Magnesium: Helps decrease the production of cortisol, your stress hormone, that thwart a good night's sleep. Magnesium is also key for muscle contraction so that your legs aren't cramping up in the middle of the night. Best sources for sleep: Almonds and bran cereal.
Potassium: Important to prevent muscle cramping and Restless Leg Syndrome, which can keep you up when you're trying to power down. Best sources for sleep: Banana and sweet potato.
Ten great bedtime snacks
Oatmeal with sliced banana
Bran cereal with soy milk
Whole wheat crackers with hummus
Roasted pumpkin seeds
Cherry smoothie (frozen cherries plus skim milk)
Low-fat yogurt with ground flaxseed
Whole wheat toast with almond butter
A calming cup of chamomile tea
Eating Real Food to Boost Your Metabolism
The standard American diet is synonymous with overly processed, high-salt, fatty foods. When you start focusing on eating real food — as it's found in nature — you're automatically cutting out a lot of metabolism-busting nutrients and adding back in the nourishing factors like vitamins, minerals, fiber, and heart-healthy fats.
If you can't picture the food you're eating growing on a tree (there's no such thing as a candy bar tree, sorry) or coming from an animal, it's technically not a real food as nature intended us to eat. Sure, the foods you eat could have originated as a plant, but then they are processed beyond recognition into a non-real food, like a potato that becomes potato chips or French fries. Your body simply doesn't recognize these man-made, artificial products in the same way it recognizes real food and it responds in ways that can be harmful to your health.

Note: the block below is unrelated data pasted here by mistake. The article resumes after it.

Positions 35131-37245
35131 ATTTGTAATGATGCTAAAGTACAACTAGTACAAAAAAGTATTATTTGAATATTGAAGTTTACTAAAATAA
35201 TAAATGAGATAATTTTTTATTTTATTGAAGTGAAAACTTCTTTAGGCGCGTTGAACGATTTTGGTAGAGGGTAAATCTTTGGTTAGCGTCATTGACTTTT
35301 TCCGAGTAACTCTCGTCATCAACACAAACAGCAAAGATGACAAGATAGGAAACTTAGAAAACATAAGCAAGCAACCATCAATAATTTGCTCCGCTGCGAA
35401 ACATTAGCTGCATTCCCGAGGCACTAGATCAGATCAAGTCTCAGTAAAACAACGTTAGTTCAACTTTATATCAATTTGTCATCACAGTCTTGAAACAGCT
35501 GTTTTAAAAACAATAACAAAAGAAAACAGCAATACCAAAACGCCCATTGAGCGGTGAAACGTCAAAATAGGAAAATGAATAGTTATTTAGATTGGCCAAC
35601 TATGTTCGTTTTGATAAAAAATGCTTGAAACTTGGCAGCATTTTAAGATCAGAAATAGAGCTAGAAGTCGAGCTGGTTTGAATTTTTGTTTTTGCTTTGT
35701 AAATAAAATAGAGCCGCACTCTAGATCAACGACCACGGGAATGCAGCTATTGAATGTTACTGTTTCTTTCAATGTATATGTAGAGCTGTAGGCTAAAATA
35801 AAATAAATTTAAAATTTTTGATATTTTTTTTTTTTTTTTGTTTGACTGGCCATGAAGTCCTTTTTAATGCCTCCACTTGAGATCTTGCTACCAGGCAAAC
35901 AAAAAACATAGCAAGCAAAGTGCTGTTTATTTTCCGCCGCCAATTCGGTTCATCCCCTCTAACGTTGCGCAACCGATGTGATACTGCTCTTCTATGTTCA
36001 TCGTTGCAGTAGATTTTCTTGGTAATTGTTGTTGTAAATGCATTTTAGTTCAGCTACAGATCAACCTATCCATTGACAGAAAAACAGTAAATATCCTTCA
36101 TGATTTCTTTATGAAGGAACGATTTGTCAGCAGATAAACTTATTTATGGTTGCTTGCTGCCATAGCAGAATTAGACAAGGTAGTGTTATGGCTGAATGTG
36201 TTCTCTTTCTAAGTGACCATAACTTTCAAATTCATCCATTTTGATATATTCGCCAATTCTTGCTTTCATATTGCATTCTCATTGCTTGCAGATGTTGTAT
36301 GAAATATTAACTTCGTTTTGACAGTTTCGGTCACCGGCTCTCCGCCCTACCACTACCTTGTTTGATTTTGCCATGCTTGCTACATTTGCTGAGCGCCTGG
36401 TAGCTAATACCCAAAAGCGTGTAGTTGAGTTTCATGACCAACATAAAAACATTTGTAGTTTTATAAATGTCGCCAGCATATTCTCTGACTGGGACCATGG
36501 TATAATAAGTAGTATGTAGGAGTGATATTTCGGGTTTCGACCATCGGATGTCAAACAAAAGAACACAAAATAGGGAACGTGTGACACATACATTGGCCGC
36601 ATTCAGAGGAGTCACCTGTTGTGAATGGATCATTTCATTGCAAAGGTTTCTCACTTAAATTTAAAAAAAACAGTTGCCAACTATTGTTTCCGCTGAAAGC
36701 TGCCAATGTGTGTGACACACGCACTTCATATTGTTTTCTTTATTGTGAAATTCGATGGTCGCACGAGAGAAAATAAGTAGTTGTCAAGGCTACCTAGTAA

It's important that when you pick up a product, you read the ingredients label. If there are more than five ingredients and you can't pronounce half of them, that's a cue that what lies within isn't a real food. Also stay away from these additives:
Trans fats: A man-made fat created by hydrogenating oils so that they're solid at room temperature, trans fats are found in fried foods, commercial baked goods, and many processed snack foods. Trans fats have been shown to increase cholesterol levels and risk for heart disease, high blood pressure, and diabetes.
Sodium nitrate: Nitrates can be toxic to our bodies. They're found in many processed meats such as hot dogs, bacon, deli meats, and smoked fish. Too much sodium in general can cause increased blood pressure and risk for heart disease. But nitrates in the presence of protein have also been linked to increased risk for cancer.